Because of its low cost and widespread use, eBay is a popular e-commerce solution for not only individual sellers, but also businesses. But is an eBay store worth the cost and time to manage?
What’s Great about eBay: Novelty Items, Electronics and a Huge Customer Base
A large portion of eBay’s customers are looking for used or one-of-a-kind items, which is a huge advantage for secondhand stores.
Some of the top-selling items on eBay are smartphone accessories and Xbox consoles, making it an ideal channel for selling those quickly-depreciating electronics that businesses so often need to move quickly.
Active registered users, including both buyers and sellers, were measured at 171 million in the second quarter of 2017. Check out these quick stats to see why having a presence on eBay is a good idea:
Another great thing about eBay is that it is more seller-centric than other e-commerce channels like competitor Amazon. Whereas Amazon allows individual sellers, it doesn’t cater to them as much as eBay. This is why if you sell on Amazon, your greatest competitor will be… Amazon. eBay, on the other hand, focuses on sellers like you as its primary customers.
What’s Not So Great: Trying to Compete with Amazon
While eBay has established its reputation as an online marketplace for vintage or novelty items, in recent years it has begun to resemble its competitor Amazon—selling cheap products, often from overseas, in bulk to United States customers. In fact, 80% of products sold on eBay are new, not used. This can be a great thing if selling cheap goods in bulk is your business model, but it’s not so great for thrift or secondhand stores trying to establish a presence online.
However, CEO Devin Wenig wants to turn this trend around. “The world doesn’t need an almost-as-good Amazon. They need a better eBay,” he said in an interview. “I’d rather have a billion unique items that arrive in three days than a billion commodity items that arrive in an hour.”
If eBay retains its popularity and its focus on unique/used items, it will continue to be an ideal e-commerce channel for individual sellers and resale shops. If it makes the mistake of “Amazonifying,” we expect its suitability for secondhand sellers to diminish as other more localized online channels, such as OfferUp and letgo, grow in popularity. We’re also not sure eBay would ever be able to beat Amazon at its own game.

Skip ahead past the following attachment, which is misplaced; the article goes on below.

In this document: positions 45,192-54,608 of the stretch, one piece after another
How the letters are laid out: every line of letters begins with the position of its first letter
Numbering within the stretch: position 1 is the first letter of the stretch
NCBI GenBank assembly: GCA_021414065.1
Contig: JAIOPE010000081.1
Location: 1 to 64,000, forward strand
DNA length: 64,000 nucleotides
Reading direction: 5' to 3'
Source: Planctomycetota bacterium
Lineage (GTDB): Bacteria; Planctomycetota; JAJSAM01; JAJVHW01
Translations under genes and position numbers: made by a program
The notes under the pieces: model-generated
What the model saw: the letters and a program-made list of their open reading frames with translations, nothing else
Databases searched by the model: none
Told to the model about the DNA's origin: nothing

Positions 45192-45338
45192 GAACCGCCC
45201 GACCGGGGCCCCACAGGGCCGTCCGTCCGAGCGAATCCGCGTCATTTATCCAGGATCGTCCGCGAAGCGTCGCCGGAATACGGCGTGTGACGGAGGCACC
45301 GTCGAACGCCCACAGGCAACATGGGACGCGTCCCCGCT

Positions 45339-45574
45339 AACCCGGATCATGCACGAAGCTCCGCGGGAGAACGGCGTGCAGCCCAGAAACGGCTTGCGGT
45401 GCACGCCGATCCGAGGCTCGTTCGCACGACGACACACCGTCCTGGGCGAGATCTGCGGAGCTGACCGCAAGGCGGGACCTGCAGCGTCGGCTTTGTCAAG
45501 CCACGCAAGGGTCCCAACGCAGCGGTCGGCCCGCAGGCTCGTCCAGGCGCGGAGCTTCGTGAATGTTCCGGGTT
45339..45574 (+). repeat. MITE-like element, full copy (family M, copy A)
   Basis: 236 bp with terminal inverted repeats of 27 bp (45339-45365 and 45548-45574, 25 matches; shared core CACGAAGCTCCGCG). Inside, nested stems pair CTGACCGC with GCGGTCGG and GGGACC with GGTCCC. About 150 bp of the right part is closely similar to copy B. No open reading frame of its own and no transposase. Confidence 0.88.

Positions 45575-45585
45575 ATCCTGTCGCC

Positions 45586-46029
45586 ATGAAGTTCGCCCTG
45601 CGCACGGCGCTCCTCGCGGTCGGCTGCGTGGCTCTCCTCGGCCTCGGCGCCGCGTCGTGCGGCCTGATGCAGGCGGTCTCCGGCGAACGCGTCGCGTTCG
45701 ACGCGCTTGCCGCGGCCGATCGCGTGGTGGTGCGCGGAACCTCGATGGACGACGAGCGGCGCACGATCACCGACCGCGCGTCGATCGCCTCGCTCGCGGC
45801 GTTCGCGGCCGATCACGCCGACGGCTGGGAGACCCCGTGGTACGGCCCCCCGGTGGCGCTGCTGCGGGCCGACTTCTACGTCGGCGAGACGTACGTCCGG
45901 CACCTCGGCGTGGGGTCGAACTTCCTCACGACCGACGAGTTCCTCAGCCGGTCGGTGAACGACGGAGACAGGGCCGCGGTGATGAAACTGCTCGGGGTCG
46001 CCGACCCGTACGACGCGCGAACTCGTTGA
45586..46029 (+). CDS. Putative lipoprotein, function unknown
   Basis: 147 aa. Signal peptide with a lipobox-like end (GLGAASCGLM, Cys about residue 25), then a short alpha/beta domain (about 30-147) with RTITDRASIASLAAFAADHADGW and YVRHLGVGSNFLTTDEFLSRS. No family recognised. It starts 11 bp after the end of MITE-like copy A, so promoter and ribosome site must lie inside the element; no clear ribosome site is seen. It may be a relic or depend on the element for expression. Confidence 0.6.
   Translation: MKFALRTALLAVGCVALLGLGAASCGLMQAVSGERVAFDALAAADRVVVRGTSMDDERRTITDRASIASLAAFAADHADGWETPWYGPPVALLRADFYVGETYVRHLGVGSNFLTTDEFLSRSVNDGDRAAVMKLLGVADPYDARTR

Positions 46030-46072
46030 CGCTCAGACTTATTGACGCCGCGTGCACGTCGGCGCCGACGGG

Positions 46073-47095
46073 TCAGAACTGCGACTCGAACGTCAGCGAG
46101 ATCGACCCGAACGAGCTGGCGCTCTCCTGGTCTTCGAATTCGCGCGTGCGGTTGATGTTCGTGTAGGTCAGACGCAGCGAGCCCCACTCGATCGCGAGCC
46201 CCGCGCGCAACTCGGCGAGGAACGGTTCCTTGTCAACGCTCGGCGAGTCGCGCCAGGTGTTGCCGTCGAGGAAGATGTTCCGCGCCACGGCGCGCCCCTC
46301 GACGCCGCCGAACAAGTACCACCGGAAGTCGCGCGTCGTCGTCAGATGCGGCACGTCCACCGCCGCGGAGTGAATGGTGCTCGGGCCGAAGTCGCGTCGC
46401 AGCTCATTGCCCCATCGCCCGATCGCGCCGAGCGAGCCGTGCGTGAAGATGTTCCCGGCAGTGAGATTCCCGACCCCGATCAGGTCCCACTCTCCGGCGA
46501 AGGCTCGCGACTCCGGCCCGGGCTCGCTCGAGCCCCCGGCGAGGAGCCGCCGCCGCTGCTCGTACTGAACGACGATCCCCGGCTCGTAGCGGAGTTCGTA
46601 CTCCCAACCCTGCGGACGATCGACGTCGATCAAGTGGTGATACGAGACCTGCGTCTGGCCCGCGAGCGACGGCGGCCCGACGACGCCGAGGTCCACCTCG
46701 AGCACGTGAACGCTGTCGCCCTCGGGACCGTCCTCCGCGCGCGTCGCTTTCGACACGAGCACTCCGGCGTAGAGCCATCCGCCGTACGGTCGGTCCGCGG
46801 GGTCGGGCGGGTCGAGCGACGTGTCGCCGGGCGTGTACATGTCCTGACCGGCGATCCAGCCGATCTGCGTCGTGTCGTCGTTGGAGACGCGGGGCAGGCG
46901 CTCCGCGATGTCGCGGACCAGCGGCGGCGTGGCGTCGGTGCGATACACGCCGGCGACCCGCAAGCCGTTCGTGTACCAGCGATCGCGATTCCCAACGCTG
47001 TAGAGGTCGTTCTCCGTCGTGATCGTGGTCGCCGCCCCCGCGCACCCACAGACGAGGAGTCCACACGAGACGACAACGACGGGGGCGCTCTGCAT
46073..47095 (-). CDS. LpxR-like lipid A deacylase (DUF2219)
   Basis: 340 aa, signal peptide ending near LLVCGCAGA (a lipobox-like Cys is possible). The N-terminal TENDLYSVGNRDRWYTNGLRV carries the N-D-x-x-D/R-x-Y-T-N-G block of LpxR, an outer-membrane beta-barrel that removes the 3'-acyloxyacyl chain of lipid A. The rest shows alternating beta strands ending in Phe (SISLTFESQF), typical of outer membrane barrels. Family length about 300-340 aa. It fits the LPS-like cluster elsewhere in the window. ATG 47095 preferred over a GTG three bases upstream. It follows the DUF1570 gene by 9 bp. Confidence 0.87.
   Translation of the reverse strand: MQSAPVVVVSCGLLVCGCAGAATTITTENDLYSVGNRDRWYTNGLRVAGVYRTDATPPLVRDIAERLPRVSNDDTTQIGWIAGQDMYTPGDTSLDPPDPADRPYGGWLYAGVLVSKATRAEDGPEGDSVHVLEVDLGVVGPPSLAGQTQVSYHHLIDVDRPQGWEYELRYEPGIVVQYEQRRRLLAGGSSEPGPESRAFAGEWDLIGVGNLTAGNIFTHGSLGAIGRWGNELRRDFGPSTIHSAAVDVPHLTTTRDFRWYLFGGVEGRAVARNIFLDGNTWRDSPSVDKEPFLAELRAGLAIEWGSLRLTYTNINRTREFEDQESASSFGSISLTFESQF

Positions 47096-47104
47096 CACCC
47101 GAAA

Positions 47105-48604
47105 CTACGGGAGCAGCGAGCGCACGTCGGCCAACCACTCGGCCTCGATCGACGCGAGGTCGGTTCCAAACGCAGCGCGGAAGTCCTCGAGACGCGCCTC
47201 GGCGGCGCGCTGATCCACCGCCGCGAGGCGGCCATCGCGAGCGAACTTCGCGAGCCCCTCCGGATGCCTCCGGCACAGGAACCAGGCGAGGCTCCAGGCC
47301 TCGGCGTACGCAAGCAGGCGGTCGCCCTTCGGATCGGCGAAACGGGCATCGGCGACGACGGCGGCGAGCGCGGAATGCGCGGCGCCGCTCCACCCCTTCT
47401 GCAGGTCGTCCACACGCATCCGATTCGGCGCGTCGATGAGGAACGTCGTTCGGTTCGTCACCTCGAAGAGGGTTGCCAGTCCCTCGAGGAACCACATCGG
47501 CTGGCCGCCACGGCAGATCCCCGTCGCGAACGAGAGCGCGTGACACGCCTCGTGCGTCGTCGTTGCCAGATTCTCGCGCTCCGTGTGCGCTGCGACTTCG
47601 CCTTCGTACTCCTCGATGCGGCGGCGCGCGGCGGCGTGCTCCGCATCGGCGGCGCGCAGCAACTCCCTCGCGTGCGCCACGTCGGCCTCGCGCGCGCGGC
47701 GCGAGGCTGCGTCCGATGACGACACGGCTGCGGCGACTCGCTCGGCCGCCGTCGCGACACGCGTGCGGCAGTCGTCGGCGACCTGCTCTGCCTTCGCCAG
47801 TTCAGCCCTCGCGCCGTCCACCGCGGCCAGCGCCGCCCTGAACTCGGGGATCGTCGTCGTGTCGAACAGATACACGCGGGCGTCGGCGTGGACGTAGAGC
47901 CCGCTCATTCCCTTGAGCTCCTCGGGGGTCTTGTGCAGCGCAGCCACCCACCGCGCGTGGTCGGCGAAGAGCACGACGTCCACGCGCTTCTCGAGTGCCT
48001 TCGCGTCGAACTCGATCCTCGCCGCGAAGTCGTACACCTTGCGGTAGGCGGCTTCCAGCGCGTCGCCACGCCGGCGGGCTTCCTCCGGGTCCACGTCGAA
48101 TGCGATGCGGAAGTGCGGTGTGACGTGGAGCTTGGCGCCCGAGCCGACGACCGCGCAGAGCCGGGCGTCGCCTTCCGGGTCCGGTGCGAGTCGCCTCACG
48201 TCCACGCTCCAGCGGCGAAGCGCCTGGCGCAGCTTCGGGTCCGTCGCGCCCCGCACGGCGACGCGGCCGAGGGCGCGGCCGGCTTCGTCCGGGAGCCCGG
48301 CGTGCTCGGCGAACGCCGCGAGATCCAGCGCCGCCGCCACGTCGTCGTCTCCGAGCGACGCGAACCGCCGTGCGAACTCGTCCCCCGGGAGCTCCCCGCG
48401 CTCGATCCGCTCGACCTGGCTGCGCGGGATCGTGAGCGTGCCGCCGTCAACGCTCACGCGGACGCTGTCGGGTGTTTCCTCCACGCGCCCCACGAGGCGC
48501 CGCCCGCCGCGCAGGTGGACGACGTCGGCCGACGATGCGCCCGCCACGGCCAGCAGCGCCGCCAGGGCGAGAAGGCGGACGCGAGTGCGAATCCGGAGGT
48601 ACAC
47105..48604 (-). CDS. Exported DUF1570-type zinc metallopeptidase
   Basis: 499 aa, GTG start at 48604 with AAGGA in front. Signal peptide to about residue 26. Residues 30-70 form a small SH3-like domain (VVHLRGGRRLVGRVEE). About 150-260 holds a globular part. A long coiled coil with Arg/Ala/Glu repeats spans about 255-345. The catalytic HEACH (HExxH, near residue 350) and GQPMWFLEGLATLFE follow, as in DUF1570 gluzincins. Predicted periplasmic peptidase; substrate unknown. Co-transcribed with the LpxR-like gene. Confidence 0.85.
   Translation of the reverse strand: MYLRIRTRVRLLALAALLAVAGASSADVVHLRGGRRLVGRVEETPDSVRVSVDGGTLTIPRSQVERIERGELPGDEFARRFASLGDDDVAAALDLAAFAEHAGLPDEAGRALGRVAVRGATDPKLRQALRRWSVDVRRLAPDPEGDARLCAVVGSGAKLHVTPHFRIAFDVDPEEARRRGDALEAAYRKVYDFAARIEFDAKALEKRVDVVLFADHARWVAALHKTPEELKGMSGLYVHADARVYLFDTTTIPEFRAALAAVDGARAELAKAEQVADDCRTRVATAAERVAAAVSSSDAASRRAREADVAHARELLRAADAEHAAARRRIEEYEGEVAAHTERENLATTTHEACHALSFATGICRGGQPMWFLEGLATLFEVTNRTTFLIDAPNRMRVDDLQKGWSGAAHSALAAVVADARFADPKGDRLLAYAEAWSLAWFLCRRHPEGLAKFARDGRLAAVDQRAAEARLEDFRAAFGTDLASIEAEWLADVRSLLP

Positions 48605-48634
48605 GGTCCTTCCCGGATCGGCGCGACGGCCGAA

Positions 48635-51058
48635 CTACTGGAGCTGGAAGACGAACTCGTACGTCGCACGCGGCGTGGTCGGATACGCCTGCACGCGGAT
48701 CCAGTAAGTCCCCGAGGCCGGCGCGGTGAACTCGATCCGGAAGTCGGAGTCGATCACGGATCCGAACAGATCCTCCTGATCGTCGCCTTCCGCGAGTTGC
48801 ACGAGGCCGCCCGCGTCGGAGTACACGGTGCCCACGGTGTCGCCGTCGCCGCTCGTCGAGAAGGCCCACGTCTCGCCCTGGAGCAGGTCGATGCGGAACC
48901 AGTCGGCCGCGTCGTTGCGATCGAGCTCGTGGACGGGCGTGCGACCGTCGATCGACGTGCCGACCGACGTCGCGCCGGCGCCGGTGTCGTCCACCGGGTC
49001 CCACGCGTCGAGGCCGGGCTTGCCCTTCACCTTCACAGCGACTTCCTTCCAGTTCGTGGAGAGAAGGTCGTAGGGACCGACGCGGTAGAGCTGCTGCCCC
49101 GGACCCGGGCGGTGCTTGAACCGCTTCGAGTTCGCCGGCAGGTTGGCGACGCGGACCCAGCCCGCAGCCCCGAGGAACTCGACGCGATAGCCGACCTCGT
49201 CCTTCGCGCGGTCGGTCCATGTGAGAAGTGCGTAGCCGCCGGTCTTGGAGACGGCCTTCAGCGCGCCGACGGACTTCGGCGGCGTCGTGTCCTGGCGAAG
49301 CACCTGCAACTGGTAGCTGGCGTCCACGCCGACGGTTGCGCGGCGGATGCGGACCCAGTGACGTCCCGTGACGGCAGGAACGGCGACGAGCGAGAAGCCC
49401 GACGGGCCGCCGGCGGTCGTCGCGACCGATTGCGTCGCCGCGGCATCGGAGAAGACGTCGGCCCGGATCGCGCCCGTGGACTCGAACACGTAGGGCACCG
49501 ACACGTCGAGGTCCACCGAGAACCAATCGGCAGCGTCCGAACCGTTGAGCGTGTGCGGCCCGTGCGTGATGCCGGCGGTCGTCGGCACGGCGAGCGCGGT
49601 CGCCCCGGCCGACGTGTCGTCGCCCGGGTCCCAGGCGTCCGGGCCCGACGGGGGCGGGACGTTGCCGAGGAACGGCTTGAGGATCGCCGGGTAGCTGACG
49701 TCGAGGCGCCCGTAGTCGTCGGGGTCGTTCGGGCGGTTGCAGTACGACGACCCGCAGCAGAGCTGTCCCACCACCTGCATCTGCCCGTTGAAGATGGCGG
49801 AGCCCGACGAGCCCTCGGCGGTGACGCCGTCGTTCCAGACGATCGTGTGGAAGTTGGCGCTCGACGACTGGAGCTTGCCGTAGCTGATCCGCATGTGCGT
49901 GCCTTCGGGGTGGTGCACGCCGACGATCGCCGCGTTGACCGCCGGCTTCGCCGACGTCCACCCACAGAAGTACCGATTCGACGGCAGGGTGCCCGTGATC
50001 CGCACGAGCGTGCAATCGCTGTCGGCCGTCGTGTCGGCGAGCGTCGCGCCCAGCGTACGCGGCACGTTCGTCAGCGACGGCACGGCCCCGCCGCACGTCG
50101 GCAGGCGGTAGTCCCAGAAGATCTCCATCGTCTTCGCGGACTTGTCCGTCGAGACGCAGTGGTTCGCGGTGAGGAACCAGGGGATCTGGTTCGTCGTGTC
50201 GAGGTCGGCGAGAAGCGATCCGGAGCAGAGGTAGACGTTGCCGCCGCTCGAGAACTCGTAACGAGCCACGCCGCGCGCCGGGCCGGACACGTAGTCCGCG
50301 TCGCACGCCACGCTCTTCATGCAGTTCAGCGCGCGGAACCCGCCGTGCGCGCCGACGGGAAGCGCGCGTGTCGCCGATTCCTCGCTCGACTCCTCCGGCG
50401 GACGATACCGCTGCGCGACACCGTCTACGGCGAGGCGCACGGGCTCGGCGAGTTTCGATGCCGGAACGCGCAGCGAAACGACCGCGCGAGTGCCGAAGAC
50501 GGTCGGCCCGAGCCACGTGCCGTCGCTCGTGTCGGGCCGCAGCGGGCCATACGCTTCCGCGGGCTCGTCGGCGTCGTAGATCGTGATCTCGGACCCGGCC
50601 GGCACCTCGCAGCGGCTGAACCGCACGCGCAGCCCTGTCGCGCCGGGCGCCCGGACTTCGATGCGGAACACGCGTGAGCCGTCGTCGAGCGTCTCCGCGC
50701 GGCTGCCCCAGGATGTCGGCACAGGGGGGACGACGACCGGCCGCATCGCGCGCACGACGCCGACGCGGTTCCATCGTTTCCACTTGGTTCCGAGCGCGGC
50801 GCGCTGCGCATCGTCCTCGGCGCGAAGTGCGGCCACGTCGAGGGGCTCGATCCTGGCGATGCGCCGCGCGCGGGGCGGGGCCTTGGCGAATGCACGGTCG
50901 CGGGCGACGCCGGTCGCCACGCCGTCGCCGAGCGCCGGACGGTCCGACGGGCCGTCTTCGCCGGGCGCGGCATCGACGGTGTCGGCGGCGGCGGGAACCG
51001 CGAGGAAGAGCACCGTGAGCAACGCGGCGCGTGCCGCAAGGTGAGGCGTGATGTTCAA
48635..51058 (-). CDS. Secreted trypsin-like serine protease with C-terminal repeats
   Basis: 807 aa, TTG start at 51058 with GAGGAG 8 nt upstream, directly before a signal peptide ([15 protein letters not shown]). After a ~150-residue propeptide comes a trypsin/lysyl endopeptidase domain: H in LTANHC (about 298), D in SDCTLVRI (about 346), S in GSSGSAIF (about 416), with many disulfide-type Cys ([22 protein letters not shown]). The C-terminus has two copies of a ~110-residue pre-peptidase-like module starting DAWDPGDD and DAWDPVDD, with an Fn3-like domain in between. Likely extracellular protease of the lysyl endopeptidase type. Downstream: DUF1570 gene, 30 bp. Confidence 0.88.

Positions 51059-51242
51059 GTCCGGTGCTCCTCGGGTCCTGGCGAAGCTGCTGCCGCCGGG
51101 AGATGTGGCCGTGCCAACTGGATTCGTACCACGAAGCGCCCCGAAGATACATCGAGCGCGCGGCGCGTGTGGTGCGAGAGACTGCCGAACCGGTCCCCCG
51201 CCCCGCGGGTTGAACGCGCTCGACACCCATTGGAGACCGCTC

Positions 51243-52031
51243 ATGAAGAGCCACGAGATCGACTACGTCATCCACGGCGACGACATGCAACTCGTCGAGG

How to Sell on eBay
Think of selling on eBay as renting a space in a mall or a booth at a flea market. They provide the space, but not much support in marketing and selling your goods. That part is up to you—figuring out the system, marketing, advertising, integration and more.
Businesses that are serious about selling on eBay should take advantage of eBay Seller Hub. It’s no additional charge on top of what you are already paying.
You can create listings and orders, get insight to help optimize your listings and see detailed sales information including how buyers find your products. The site also provides marketing and promotion tools.
With eBay Seller Hub, you can learn how many buyers are seeing and visiting your listings, your daily costs and how often visitors are able to see links to your listings. With a feature called Selling Manager, you can manage listings, track sales status, and follow up with customers.
Automation of Posting Items
If you sell primarily new items, you can take advantage of eBay’s “Sell Again” feature, which will greatly reduce time spent listing items. You can also take advantage of eBay’s automated inventory management tools.
Tools like eBay File Exchange allow high-volume sellers to list and manage items in bulk. eBay File Exchange works with .csv files generated by applications like Excel and Google Sheets.
Already using another application, like QuickBooks? QuickBooks also uses .csv files, so eBay + QuickBooks can be a good integration option.
The Cost of Selling on eBay
Up to 50 listings per month are free. Once over 50 items, you are charged one insertion fee per listing, regardless of the number of items. However, your insertion fee will be larger or smaller depending on the size of your eBay store.
Important note: The above insertion fees are nonrefundable, even if your item doesn’t sell. Then, if you sell outside of eBay but use its platform to exchange contact information, you are charged a final value fee.
It’s easy to list item after item on eBay without weighing the costs vs. benefits. Although listing is cheap, you can quickly lose track of actual profitability.